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Current school resource officer weighs in on JCPS debate

In the wake of a shooting at a JCPS bus stop, the debate over whether to bring SROs to schools was reignited.

LOUISVILLE, Ky. — Should Jefferson County Public Schools (JCPS) have school resource officers (SROs)? It's a conversation that has sparked debate in Louisville.

In 2019, JCPS cut ties with local police supplying SROs when Louisville Metro Police Department (LMPD) had to reassign officers for budgeting reasons. 

However in the wake of recent shootings involving students, like the death of Tyree Smith, a JCPS student who was killed at a bust stop last month, the conversation was reignited.

According to the National Association of Education Statistics, at least 42% of schools had one SRO present at least one day a week during the 2015-2016 school year. 

There isn't updated data on the number of SROs in schools because they are not required to register and schools are not required to report. 

Teancum Clark has been an SRO in Bartholomew County, Indiana for over three years. He believes the percentage needs to be higher and is calling for SROs in all schools. 

"Properly, carefully selected, specifically trained, properly equipped SROs should be in every school," Clark said. "100% absolutely beneficial there is no downside to having that person there."

But one reoccurring question is, 'Where does their job start and where does it end?'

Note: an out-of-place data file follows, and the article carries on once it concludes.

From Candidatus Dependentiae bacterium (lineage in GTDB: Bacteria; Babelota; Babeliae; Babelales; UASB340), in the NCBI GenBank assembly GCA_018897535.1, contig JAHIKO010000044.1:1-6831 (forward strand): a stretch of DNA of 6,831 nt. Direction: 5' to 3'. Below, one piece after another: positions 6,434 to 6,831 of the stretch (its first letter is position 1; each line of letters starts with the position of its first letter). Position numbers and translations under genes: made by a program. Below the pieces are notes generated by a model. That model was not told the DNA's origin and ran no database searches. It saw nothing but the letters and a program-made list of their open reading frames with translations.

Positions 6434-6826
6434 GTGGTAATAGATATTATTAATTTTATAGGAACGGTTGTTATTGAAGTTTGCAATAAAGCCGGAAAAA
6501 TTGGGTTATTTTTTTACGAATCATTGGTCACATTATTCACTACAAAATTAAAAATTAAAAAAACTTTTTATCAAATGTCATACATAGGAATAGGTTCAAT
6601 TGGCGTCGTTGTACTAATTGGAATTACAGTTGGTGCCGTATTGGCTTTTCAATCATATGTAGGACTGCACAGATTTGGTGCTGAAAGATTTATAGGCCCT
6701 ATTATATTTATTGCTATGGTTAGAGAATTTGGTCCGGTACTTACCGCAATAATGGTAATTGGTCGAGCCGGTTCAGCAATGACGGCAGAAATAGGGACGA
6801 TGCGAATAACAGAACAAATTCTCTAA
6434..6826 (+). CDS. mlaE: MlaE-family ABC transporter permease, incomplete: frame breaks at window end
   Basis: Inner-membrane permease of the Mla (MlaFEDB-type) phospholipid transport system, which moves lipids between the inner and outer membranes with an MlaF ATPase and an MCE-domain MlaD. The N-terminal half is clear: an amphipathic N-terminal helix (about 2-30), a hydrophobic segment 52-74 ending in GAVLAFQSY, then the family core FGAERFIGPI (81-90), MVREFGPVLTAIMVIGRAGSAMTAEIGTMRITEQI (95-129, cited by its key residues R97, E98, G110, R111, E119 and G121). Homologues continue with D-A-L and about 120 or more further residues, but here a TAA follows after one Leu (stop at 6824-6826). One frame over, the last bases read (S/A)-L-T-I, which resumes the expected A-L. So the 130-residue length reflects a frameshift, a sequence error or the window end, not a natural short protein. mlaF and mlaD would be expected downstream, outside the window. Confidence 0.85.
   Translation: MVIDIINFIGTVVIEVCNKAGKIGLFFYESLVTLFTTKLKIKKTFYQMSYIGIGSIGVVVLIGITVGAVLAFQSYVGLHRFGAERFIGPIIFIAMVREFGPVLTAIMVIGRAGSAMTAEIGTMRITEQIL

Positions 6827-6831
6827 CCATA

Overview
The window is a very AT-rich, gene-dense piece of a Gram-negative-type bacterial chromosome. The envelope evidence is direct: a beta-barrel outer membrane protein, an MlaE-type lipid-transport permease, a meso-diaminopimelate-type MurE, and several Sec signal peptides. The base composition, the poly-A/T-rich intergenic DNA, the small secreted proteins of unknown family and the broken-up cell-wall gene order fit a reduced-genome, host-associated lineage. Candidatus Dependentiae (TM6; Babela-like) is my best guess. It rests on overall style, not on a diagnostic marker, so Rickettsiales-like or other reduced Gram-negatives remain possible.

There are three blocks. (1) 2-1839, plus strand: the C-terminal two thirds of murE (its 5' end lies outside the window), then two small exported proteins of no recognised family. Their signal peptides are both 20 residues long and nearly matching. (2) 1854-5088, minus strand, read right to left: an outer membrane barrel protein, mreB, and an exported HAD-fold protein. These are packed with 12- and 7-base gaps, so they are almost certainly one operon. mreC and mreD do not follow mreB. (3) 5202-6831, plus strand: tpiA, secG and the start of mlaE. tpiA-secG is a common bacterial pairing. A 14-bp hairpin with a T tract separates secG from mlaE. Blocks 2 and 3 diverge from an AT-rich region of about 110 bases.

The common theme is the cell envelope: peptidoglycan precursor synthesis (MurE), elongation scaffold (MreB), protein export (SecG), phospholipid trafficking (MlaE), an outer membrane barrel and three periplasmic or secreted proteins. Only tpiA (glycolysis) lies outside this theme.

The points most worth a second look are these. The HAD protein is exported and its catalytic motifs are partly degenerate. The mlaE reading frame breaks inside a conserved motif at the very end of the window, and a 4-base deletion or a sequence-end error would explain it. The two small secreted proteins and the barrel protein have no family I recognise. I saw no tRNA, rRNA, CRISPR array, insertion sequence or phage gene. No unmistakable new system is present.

Clark said the job doesn't end when the students leave school. 

"We want to be a part of the school, and I do not believe there are walls put on that," he said. 

He referenced multiple situations where he and his fellow SROs had dealt with issues off school grounds. 

"We got wind of that way before it happens and we are able to place a couple of officers behind the Taco Bell at 4:45 just because we got a random message," he said. 

Opponents fear excessive force from officers or the targeting of minority students. 

Clark argues that training and labels are key to prevent those situations. He went through specific training through the National Association of School Resource Officers and said there is a clear distinction in approach from an SRO and an officer who typically works on the street. 

"To have any road patrol officer show up to a school and try to handle a situation can be taxing and difficult," Clark said. "It can put that student and administrator at risk, it can put that officer at risk."

Clark recognized why parents and students may be concerned about SROs but he said he believes they have changed the culture in his district.

RELATED: JCPS Board meeting ends abruptly after shouting match during public comment period

RELATED: 'There are teacher and parents who are worried to death': Bill would set deadline for SROs in Kentucky schools

Contact reporter Elle Smith at esmith@whas11.com or on her social media outlets: Facebook or Twitter. 

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